DIY Roll Bender Keeps it Simple and Sturdy

If you’ve ever tried to bend a metal pipe or bar over your knee, you’ll know that even lightweight stock requires quite a bit of force. And the force needs to be properly directed, lest the smooth bend you seek become a kink or a crease. When your hands and knees no longer fill the bill, try [MakeItExtreme]’s sturdy and simple roll bender.

As we watched the video below, we had a little déjà vu — hadn’t the [MakeItExtreme] crew built a roll bender for their shop before? Turns out they had, but in reviewing that video, we can see why they gave it a second shot. This build is a model of simplicity compared to the previous. With a frame fabricated from just a few pieces of steel I-beam, this version is far more approachable than its big brother and just about as capable. The three forming rollers ride in stout pillow blocks and can be repositioned for different bending radii. A 2-ton hydraulic bottle jack provides the force needed to direct the stock through the rollers, which are manually powered. In a nice touch, the incomplete tool was used to create the rim of the large-diameter handwheel for the drive roller.

The tools keep piling up at [MakeItExtreme]’s open air workshop — we even get a glimpse of their heavy-lift electromagnet that we recently featured. As always, we love the fit and finish on these builds, and watching the time-lapse videos is like a condensed class in metalworking.

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New Lathe Day is Best Day

As [Quinn Dunki] rightly points out, modern industrial civilization was probably conceived on the bed of a lathe. Turning is an essential step in building every machine tool, including lathes, and [Quinn] decided it was time to invite one into her shop. But she discovered a dearth of information to guide the lathe newbie through that first purchase, and thus was born the first installment in her series on choosing and using a new lathe.

As for the specifics of the purchase, [Quinn]’s article goes into some depth on the “old US iron” versus “new Asian manufacture” conundrum. Most of us would love an old South Bend or Cincinnati lathe, but it may raise practical questions about space planning, electrical requirements, and how much work is needed to get the old timer working again. In the end, [Quinn] took the path of least resistance and ordered a new lathe of Chinese heritage. She goes into some detail as to what led to that decision, which should help other first-timers too, and provides a complete account of everything from uncrating to first chips.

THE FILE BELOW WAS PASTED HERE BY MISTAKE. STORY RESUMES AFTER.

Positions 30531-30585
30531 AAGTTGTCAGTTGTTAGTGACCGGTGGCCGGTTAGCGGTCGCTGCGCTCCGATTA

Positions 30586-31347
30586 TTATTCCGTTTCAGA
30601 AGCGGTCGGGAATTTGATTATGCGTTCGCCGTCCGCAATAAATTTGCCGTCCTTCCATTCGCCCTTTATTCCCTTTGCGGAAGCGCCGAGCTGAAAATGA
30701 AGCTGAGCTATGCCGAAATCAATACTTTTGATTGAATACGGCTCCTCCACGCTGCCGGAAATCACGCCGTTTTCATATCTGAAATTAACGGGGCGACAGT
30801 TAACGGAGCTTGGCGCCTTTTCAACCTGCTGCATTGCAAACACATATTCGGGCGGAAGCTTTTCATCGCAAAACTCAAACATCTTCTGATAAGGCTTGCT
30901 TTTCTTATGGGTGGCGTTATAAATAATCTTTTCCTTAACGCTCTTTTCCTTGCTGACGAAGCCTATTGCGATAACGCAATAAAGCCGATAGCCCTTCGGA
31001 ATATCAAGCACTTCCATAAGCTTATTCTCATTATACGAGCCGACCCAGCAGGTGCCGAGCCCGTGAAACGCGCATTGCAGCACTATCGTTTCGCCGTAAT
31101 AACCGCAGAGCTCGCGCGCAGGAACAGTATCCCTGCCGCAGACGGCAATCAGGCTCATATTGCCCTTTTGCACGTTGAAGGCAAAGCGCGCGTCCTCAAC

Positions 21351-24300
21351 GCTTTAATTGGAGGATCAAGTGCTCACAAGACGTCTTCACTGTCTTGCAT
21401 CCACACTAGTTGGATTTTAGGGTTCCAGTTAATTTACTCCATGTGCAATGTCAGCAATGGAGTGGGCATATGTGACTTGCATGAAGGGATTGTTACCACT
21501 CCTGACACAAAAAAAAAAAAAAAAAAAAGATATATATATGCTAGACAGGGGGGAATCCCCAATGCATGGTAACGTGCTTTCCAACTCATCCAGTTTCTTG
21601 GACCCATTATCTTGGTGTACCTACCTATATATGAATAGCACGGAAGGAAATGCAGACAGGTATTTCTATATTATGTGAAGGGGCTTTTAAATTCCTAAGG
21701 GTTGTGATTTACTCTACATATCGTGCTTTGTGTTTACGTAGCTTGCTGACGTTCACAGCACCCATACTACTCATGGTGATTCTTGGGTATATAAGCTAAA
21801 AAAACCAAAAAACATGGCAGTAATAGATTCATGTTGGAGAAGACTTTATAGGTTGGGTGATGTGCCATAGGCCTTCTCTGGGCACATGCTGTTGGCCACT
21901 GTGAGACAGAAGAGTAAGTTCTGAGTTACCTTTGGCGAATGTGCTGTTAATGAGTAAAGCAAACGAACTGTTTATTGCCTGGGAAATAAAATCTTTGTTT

Nothing beats the advice of a grizzled vet, but there’s a lot to be learned from someone who’s only a few steps ahead of her intended audience. And once she’s got the lathe squared away, we trust she’ll find our tips for buying a mill helpful getting that next big shipment delivered.

“All the best things in life arrive on a pallet.” Have truer words ever been spoken? Sure, when the UPS truck pulls up with your latest Amazon or eBay treasure, it can be exciting. But a lift-gate truck rolling up to the curb? That’s a good day.

Miniature Cannon Packs a Punch, Shows off Manual Machining Skills

CNC machine tools are getting ever more affordable for the amateur machinist, and they’re an enabling technology for many projects. But you’ve got to respect the old school approach to turning hunks of metal into finished parts with no computer control. [Ticktock34] shows off his skills on a WWII vintage manual lathe with a photo album of his .75 caliber miniature black powder cannon build. What starts as a 3″ diameter actuator from a front end loader ends up as a beautiful replica of a full-sized cannon, along with a half-filled barrel of nicely blued scrap metal. Particularly impressive is the nicely proportioned ball end, cut by hand with no more instrumentation than a set of calipers. [Ticktock34] also shares a few tips for getting the trunnions exactly squared and aligned.

Good looking, and functional – stay tuned after the break for a video with the impressive blast from a test firing – with only a quarter charge of powder, mind you.

Want something a little safer for the kiddies and less likely to result in a visit from the police? Perhaps this PVC pirate cannon is more your speed.

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The Hubless Horseman

hublessHorseman